Project description:A combination of chemotherapeutic drugs and siRNA is emerging as a new modality for cancer therapy. A safe and effective carrier platform is needed for combination drug delivery. Here, a functionalized mixed micelle-based delivery system was developed for targeted co-delivery of methotrexate (MTX) and survivin siRNA. Linolenic acid (LA) was separately conjugated to branched polyethlenimine (b-PEI) and methoxy-polyethyleneglycol (mPEG). MTX was then conjugated to LA-modified b-PEI (MTX-bPEI-LA) to form a functionalized polymer-drug conjugate. Functionalized mixed micelles (M-MTX) were obtained by the self-assembly of MTX-bPEI-LA and LA-modified mPEG (mPEG-LA). M-MTX had a narrow particle size distribution and could successfully condense siRNA at an N/P ratio of 16/1. M-MTX/siRNA was selectively taken up by HeLa cells overexpressing the folate receptor (FR) and facilitated the release of the siRNA into the cytoplasm. In vitro, M-MTX/siRNA produced a synergy between MTX and survivin siRNA and markedly suppressed survivin protein expression. In tumor-bearing mice, M-MTX/Cy5-siRNA showed an elevated tumor uptake. In addition, M-MTX/siRNA inhibited tumor growth. Immunohistochemistry and a western blot analysis showed a significant target gene downregulation. In conclusion, M-MTX/siRNA was highly effective as a delivery system and may serve as a model for the targeted co-delivery of therapeutic agents.
Project description:Lipid nanoparticles (LNP) are the most potent carriers for the delivery of nucleic acid-based therapeutics. The first FDA approved a short interfering RNA (siRNA) drug that uses a cationic LNP system for the delivery of siRNA against human transthyretin (hTTR). However, preparation of such LNP involves tedious multi-step synthesis with relatively low yields. In the present study, we synthesized cationic peptidomimetic functionalized cholesterol (denote Chorn) in straightforward chemical approaches with high yield. When formulated with helper lipids, Chorn LNPs complexed with siRNA to form nanoparticles with an average diameter of 150 nm to 200 nm. Chorn LNP mediated transfection of a green fluorescence protein (GFP) expressing plasmid resulted in 60% GFP positive cells. Moreover, Chorn LNP delivered siRNA against polo-like kinase 1 (Plk1), a disease related gene in cancer cells and efficiently suppressed the expression of the gene, resulting in significant morphological changes in the cell nuclei. Our data suggested that cholesterol based cationic LNP, prepared through a robust chemical strategy, may provide a promising siRNA delivery system.
Project description:Ovarian cancer is a highly metastatic and lethal disease, making it imperative to find treatments that target late-stage malignant tumors. The packaging RNA (pRNA) of bacteriophage phi29 DNA-packaging motor has been reported to function as a highly versatile vehicle to carry small interference RNA (siRNA) for silencing of survivin. In this article, we explore the potential of pRNA as a vehicle to carry siRNA specifically targeted to metallothionein-IIa (MT-IIA) messenger RNA (mRNA), and compare it to survivin targeting pRNA. These two anti-apoptotic cell survival factors promote tumor cell viability, and are overexpressed in recurrent tumors. We find that pRNA chimeras targeting MT-IIA are processed into double-stranded siRNA by dicer, are localized within the GW/P-bodies, and are more potent than siRNA alone in silencing MT-IIA expression. Moreover, knockdown of both survivin and MT-IIA expression simultaneously results in more potent effects on cell proliferation in the aggressive ovarian tumor cell lines than either alone, suggesting that therapeutic approaches that target multiple genes are essential for molecular therapy. The folate receptor-targeted delivery of siRNA by the folate-pRNA dimer emphasizes the cancer cell-specific aspect of this system. The pRNA system, which has the capability to assemble into multivalent nanoparticles, has immense promise as a highly potent therapeutic agent.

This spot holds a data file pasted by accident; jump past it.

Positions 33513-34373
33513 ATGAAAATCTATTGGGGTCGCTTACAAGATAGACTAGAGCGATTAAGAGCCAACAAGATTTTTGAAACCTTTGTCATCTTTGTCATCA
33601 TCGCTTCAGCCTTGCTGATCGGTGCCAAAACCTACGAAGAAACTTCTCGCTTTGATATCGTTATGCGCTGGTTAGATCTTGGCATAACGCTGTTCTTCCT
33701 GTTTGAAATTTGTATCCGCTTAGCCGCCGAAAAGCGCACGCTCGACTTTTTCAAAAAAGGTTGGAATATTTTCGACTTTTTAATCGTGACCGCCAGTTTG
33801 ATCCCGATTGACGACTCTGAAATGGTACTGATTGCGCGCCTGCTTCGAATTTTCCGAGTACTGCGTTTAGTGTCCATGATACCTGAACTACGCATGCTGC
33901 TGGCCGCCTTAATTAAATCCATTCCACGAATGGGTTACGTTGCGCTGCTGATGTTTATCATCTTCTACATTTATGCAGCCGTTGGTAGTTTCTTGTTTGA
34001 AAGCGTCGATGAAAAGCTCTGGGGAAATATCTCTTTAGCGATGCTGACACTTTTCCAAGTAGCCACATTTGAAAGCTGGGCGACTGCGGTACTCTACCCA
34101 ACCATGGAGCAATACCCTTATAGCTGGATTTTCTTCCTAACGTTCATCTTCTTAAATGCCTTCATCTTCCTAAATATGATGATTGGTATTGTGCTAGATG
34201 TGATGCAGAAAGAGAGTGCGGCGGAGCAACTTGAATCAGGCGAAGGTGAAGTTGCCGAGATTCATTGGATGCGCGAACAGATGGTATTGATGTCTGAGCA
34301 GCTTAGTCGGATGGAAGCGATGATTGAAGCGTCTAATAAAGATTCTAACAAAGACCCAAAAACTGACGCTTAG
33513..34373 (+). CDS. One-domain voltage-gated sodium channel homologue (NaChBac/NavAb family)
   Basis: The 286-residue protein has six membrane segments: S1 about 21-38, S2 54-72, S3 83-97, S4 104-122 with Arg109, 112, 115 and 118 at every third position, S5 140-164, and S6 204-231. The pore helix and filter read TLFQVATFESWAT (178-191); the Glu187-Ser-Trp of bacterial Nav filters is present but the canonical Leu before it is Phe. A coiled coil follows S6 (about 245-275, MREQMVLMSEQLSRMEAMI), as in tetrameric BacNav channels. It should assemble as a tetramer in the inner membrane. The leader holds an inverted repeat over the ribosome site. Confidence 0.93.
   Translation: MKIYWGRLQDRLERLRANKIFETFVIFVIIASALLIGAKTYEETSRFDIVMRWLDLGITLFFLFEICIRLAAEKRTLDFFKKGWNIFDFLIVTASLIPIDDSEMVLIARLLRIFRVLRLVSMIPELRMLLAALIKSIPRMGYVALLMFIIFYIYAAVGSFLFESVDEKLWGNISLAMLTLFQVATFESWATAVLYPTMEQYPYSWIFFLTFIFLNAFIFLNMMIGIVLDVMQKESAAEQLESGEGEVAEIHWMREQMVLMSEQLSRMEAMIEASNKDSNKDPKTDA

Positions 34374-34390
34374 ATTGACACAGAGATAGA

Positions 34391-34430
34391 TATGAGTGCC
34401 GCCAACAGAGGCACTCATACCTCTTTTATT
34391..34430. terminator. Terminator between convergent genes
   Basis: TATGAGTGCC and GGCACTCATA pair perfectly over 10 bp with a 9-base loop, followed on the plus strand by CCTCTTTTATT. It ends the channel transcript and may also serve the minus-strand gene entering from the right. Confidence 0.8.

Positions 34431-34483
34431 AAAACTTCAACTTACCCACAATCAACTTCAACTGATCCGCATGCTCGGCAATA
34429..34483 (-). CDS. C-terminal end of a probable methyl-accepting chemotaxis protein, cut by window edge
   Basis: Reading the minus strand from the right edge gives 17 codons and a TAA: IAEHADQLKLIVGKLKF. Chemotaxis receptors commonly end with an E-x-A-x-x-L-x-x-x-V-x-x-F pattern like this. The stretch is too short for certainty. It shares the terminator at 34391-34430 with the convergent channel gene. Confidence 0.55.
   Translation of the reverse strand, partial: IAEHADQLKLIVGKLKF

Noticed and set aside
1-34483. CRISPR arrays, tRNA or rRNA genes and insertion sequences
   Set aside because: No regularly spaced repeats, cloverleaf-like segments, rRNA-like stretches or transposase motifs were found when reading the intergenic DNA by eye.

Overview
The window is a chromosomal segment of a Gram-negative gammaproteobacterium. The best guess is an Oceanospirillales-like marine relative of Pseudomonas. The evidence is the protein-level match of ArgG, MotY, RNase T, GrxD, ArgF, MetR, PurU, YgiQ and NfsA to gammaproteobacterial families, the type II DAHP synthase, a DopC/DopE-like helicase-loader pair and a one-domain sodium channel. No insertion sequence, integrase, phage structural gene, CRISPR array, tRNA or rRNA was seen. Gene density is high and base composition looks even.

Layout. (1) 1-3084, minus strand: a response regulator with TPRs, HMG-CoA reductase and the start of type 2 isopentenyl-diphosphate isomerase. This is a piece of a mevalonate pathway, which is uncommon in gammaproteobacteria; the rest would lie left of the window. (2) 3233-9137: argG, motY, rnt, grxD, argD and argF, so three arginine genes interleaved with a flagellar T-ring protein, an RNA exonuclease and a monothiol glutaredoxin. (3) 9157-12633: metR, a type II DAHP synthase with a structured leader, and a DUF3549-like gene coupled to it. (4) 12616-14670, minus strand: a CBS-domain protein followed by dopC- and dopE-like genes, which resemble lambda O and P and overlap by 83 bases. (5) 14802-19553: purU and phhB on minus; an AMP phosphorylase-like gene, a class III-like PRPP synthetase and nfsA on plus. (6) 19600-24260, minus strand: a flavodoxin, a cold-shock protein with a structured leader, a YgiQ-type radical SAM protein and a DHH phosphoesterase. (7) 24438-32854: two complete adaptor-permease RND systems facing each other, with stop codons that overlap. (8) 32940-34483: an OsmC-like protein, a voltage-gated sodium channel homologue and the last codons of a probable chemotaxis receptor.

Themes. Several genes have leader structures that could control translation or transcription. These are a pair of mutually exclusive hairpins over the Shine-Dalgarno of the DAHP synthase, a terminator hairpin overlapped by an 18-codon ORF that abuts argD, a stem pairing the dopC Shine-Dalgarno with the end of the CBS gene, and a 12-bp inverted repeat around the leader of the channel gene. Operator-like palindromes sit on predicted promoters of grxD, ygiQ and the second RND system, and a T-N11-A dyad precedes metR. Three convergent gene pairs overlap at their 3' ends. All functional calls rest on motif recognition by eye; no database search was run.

Project description:Nanotechnology offers many benefits, and here we report an advantage of applying RNA nanotechnology for directional control. The orientation of arrow-shaped RNA was altered to control ligand display on extracellular vesicle membranes for specific cell targeting, or to regulate intracellular trafficking of small interfering RNA (siRNA) or microRNA (miRNA). Placing membrane-anchoring cholesterol at the tail of the arrow results in display of RNA aptamer or folate on the outer surface of the extracellular vesicle. In contrast, placing the cholesterol at the arrowhead results in partial loading of RNA nanoparticles into the extracellular vesicles. Taking advantage of the RNA ligand for specific targeting and extracellular vesicles for efficient membrane fusion, the resulting ligand-displaying extracellular vesicles were capable of specific delivery of siRNA to cells, and efficiently blocked tumour growth in three cancer models. Extracellular vesicles displaying an aptamer that binds to prostate-specific membrane antigen, and loaded with survivin siRNA, inhibited prostate cancer xenograft. The same extracellular vesicle instead displaying epidermal growth-factor receptor aptamer inhibited orthotopic breast cancer models. Likewise, survivin siRNA-loaded and folate-displaying extracellular vesicles inhibited patient-derived colorectal cancer xenograft.